3% (6 points per $1 spent) in travel rewards on all eligible travel purchases and 1.5% (3 points per $1 spent) on all other eligible purchases is pretty generous while the 31-day travel insurance coverage is much better than some of the best credit cards with travel insurance. The 10% discount on hotel booked with Expedia and Agoda is obviously appealing, but it doesn’t apply to all hotels which can be a concern if you have a specific property in mind.
I should also mention that if you’re a resident of Quebec, the sign up bonus is usually different. Quite often the Quebec offer is better than the rest of the country.
Transferring points to airline partners
With the HSBC World Elite Mastercard, you can transfer your points to a few airline partners. Oddly enough, the airline transfer partners aren’t even listed on the HSBC website, but a call to customer service has confirmed the following.
- 25,000 HSBC Rewards points transfer to 8,000 Asia Miles
- 25,000 HSBC Rewards points transfer to 9,000 Singapore Krisflyer Miles
- 25,000 HSBC Rewards points transfer to 10,000 British Airways Avios
As you can see, there’s no set formula when it comes to the transfer of miles, but think about the potential of your earnings. If Singapore Airlines is one of your preferred carriers, the HSBC Premier World Elite Mastercard is one of the few cards that allow you to earn Krisflyer points which is the frequent flyer program of the airline. This may not matter to most travellers, but it’s worth highlighting nonetheless.
HSBC World Elite® Mastercard® travel insurance
- Travel medical – $1,00,000 for 31 days if you’re under the age of 65
- Trip cancellation/trip interruption – up to $2,000 per person / $5,000 total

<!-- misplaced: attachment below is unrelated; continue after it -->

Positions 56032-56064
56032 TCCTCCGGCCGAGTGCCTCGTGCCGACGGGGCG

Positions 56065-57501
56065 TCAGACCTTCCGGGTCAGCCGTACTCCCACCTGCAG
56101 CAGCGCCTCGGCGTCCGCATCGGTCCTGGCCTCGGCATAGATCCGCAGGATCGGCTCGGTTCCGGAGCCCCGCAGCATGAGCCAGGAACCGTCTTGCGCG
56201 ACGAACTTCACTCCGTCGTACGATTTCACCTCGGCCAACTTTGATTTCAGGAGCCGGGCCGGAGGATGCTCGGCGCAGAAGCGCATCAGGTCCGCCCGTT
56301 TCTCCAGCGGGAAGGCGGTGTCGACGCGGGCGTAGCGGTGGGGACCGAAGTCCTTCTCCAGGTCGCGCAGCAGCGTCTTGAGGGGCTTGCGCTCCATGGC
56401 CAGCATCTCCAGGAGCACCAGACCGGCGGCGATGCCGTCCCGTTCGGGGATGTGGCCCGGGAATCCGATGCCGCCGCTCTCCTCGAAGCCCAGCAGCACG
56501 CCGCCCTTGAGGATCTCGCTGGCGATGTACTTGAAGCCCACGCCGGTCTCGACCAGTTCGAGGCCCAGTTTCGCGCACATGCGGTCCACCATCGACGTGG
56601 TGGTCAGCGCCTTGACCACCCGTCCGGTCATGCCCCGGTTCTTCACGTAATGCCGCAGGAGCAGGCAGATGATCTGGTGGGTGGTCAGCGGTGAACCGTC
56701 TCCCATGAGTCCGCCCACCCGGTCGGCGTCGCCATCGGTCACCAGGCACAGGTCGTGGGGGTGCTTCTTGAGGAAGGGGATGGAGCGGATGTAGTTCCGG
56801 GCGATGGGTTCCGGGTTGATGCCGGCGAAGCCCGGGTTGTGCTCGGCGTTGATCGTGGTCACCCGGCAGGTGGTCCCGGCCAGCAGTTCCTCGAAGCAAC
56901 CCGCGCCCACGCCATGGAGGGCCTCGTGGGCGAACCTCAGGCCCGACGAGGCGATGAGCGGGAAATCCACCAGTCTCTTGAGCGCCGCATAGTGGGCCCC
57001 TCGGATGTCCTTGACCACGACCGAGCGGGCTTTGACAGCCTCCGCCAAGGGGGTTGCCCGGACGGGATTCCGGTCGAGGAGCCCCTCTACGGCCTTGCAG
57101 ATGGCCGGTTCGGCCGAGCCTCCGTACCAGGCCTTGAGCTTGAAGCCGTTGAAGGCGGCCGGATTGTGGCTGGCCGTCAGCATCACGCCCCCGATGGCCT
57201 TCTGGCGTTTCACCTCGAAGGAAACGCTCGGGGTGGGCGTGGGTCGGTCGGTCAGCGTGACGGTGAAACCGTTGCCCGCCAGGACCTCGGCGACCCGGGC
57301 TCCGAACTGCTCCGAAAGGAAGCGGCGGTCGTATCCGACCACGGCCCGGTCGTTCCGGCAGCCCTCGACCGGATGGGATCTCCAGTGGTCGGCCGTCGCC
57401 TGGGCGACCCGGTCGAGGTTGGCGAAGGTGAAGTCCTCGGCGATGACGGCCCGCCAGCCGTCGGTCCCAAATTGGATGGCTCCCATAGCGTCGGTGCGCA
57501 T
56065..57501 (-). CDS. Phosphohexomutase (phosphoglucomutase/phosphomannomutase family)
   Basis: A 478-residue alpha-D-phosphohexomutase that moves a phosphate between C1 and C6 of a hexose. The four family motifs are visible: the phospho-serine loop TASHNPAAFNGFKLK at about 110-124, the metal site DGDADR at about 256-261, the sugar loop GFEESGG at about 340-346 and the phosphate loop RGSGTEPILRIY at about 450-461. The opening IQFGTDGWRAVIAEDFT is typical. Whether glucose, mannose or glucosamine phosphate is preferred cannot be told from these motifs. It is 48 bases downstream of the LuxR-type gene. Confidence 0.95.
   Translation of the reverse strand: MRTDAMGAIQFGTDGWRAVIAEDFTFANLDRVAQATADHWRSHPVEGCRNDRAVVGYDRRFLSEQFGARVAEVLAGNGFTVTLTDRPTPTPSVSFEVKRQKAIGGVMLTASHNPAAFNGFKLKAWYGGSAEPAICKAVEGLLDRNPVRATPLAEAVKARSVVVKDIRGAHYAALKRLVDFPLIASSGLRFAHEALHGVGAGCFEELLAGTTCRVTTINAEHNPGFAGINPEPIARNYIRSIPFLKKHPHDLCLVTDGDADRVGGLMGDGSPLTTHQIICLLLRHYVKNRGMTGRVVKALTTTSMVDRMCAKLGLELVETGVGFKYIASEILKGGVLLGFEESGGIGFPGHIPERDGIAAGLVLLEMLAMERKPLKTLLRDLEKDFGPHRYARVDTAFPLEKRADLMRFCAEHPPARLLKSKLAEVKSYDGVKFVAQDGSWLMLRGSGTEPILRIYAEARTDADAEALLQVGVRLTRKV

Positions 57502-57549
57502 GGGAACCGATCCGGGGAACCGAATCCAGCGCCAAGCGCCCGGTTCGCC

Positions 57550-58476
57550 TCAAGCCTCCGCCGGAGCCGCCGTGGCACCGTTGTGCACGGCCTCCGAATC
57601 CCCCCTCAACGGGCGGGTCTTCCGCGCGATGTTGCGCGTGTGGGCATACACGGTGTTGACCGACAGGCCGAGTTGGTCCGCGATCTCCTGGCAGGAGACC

- Delayed and lost baggage – up to $750 / 12 hours ($200 for essential items after 12 hours)
- Common carrier travel accident – $500,000
- Auto rental collision / loss damage – 31 consecutive days / $65,000
Overall, I like the HSBC World Elite Mastercard travel insurance but there are some things that need to be pointed out. First off, to qualify for any of your travel insurance that’s not related to medical, you need to charge 75% of your travel expenses to your card for it to apply. This isn’t bad considering some cards require you to charge 100% of your expenses if you want your insurance to be valid.
I love how this card covers you for 31 days, but that’s only if you’re under the age of 65. If you’re 65 or older, you’ll need to buy a separate travel insurance policy. I personally think the trip cancellation/trip interruption is a bit low at $2,000 per person / $5,000 total as there are cards out there that give you $2,500 per person / $10,000 total in protection. The delayed and lost baggage is also a bit low at $750 and it’s a bit odd that you need to wait 12 hours before you can make a claim for essential items when other cards usually only require a 4-6 hour delay.
My HSBC World Elite Mastercard review is positive. It’s easily one of the best credit cards with no foreign transaction fees and is one of the best travel credit cards in Canada since it comes packed with benefits. The flexibility of your HSBC Rewards points will also appeal to people who travel with different airlines.